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please help me.

i don,t kown the following which is right, and why?

--are the audience all present at the meeting?

-- yes, they are all seated in the hall and ____ for your speech to begin.

A.waited B. have waited C. waiting D. the ones.
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waiting.

(I would use "audience" as a singular. Is the audience present?)
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I agree with GG on audience.

I made a search at The New York Times (which has sharp-eyed editors, I assume) and the only time plurals showed up after it was in:

members of the audience were/are ...

Thus you could say:

Are all the members of the EXPECTED audience present at the meeting?
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Comments  
You may have been thrown off by "seated". Make the sentence "They are all there and _______ for your speech to begin" and how do you fill the blank?

"Seated" is a little bit complicated. We have the verb "to sit" which is usually intransitive (does not take an object); e.g., Please sit (down). We also have the verb "seat" which is transitive (requires an object); e.g., The host seated the guests (i.e., helped them find where to sit). We could argue whether the "are" in "are seated" is, in modern English, a linking verb with "seated" as an adjective, but long ago we would have analyzed "are" as, really, a marker of the present passive; someone seated the audience, so now they are seated. The meaning would be almost exactly the same if the sentence read "They are all sitting in the hall". If the sentence began "They are all sitting in the hall..." I'll bet you would have no trouble in choosing "waiting" to fill the blank.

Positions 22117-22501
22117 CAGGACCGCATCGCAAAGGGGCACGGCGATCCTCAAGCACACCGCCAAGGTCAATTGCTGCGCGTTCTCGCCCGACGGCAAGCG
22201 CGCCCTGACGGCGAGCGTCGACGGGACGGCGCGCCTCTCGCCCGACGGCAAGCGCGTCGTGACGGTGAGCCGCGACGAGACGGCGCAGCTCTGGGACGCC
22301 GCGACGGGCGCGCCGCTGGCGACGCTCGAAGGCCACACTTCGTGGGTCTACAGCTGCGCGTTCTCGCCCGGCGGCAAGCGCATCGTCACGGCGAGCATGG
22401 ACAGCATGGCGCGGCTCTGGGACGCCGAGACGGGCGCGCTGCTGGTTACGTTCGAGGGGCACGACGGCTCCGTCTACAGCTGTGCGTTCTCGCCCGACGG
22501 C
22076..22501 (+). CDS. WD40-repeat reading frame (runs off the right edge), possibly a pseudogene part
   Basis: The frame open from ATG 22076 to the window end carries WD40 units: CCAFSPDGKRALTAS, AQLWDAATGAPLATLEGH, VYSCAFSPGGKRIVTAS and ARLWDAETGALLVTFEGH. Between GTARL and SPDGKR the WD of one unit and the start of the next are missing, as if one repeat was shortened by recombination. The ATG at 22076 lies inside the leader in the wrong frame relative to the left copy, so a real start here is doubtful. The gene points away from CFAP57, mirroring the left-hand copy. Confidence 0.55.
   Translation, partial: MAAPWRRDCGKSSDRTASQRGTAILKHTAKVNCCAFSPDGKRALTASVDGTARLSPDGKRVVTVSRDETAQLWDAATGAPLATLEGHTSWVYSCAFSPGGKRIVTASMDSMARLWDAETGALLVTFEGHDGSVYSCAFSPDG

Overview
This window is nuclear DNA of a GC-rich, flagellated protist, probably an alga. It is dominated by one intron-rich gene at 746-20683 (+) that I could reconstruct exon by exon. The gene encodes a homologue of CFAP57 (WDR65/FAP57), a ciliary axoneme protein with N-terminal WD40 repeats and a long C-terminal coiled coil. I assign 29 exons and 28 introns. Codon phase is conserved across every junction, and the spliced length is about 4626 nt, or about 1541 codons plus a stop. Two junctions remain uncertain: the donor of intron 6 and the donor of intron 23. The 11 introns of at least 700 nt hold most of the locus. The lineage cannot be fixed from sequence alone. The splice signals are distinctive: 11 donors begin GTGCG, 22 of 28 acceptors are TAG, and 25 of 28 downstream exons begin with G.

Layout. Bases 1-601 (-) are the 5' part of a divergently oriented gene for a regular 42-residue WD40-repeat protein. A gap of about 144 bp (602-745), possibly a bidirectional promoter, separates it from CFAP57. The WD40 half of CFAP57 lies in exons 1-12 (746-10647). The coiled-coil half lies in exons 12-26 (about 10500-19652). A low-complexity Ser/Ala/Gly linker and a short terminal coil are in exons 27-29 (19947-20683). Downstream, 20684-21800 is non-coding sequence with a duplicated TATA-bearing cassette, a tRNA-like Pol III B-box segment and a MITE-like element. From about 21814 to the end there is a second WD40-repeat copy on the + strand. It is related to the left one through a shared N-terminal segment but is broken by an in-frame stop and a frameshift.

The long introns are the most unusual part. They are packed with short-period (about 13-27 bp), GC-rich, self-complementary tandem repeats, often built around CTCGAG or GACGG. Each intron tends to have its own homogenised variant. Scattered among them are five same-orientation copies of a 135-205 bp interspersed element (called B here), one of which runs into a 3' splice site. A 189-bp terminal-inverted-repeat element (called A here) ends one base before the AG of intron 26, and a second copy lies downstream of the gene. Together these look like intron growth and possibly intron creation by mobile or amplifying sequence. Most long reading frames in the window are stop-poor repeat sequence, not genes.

Gary Williams
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